[R.sub.t] = [rho][[kappa].sup.2] / [mu][epsilon] (4)


[y.sup.+] = [y.sub.min] [square root of [[tau].sub.w] / [rho]] / v (5)

In equation (5), [y.sub.min] is taken as the minimum distance between the wall and the mesh point and [[tau].sub.w] is the average wall shear stress.

Yap empirical correction, YC, is added to source term of 0 equation intending to reduce unrealistically large levels of near-wall turbulence that are returned by the Launder-Sharma model in regions of flow separation. Craft et al [14] showed that the unrealistic large peak in Nusselt number prediction for impinging flows can be improved with the use of the Yap correction term as:

YC = max[ 0.83 (l / [l.sub.[theta]] - 1)(l / [l.sub.[theta]]) 2[[epsilon].sup.2] / k, 0)] (6)


[l.sub.[theta]] = [k.sup.1.5] / [epsilon] (7)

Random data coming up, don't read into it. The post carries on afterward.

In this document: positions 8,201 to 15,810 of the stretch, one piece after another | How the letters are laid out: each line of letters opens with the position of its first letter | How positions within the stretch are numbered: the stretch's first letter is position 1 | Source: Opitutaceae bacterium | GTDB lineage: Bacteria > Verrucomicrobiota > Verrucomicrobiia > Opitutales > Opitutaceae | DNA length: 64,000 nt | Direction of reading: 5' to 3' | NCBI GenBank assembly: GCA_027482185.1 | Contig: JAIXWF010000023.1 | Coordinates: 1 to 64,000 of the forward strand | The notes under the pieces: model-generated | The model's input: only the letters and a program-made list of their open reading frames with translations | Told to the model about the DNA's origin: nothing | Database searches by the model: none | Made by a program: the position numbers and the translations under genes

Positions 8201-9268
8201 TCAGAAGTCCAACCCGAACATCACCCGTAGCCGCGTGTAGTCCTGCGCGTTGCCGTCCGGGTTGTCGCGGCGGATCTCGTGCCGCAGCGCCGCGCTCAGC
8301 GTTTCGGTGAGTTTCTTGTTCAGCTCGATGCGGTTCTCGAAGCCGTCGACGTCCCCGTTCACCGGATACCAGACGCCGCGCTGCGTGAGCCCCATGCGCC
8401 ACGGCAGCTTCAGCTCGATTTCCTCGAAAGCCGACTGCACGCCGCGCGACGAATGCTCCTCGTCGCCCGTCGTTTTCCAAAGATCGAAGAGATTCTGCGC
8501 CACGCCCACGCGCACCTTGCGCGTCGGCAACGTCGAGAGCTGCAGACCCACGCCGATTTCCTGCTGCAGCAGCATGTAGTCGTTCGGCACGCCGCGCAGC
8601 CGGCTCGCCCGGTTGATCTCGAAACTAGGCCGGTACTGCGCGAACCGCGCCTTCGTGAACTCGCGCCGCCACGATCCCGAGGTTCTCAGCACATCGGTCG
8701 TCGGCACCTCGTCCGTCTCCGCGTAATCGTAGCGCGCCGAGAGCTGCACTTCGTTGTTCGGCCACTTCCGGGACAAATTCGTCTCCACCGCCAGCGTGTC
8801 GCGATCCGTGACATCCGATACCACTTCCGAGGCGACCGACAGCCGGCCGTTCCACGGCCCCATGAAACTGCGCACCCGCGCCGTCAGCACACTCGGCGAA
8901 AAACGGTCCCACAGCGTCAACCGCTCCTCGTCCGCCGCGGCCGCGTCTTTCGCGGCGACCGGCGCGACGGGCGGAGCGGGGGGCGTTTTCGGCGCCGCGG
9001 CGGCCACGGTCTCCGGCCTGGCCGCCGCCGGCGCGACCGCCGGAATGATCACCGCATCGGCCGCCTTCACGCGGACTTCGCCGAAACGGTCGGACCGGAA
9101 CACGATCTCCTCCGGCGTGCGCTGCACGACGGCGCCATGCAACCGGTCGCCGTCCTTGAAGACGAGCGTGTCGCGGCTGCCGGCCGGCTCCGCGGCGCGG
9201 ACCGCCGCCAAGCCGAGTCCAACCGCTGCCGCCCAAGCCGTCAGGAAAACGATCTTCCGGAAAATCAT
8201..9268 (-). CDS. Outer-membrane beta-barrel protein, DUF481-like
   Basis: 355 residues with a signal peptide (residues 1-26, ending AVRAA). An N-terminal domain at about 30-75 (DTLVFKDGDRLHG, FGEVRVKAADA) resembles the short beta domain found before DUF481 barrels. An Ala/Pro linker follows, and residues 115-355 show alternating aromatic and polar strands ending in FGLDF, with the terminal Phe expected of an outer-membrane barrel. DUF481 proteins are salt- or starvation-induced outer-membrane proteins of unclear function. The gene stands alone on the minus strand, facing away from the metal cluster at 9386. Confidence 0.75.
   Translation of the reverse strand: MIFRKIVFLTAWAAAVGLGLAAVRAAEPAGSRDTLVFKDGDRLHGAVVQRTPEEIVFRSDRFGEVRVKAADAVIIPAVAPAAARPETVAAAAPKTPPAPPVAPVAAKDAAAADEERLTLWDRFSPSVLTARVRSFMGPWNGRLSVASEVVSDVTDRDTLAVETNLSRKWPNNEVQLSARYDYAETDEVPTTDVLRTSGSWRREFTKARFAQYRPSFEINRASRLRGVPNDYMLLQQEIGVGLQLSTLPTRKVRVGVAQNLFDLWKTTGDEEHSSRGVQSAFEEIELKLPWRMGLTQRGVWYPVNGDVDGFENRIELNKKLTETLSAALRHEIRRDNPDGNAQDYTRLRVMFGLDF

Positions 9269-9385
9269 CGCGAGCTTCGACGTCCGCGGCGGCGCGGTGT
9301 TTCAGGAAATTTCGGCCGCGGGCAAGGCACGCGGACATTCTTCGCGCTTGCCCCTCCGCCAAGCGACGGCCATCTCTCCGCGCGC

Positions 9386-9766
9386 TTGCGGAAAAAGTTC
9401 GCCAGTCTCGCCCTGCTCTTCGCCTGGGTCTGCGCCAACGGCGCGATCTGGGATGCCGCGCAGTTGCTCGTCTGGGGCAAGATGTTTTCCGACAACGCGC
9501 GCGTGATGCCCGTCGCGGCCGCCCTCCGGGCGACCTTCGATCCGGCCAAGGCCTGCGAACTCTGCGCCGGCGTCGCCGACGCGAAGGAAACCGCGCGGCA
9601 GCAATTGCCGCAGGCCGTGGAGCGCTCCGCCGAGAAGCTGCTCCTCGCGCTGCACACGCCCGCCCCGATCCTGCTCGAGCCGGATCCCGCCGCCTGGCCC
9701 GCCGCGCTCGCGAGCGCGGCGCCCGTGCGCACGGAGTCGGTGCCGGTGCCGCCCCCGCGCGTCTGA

and l = 2.55y with y the normal wall distance.

Numerical Method

Computational procedure

The governing equations were discretised using a finite-volume method with hybrid-differencing for convection terms. The SIMPLE approach is adopted within staggered grid arrangement, and the algebraic equations were solved using a tri-diagonal matrix algorithm (TDMA) iteratively in an ADI fashion. A Gosman [11] type damping function, GSF, (as in equation 8) was used to improve convergence for radial momentum equation.

GSF = [[alpha].sub.G] [rho][absolute value of [V.sub.[phi]]] / r ([V.sup.old.sub.r] - []) (8)

where [[alpha].sub.G] is an empirical constant.

Geometry and grid distribution

A schematic diagram of the geometry modeled is shown in Fig. 3. The red shaded areas being stationary whilst the blue shaded areas rotate with angular velocity [OMEGA]. Axial and circumferential velocities are prescribed at the inlet to give the flow angle of 20[degrees] to the tangential direction.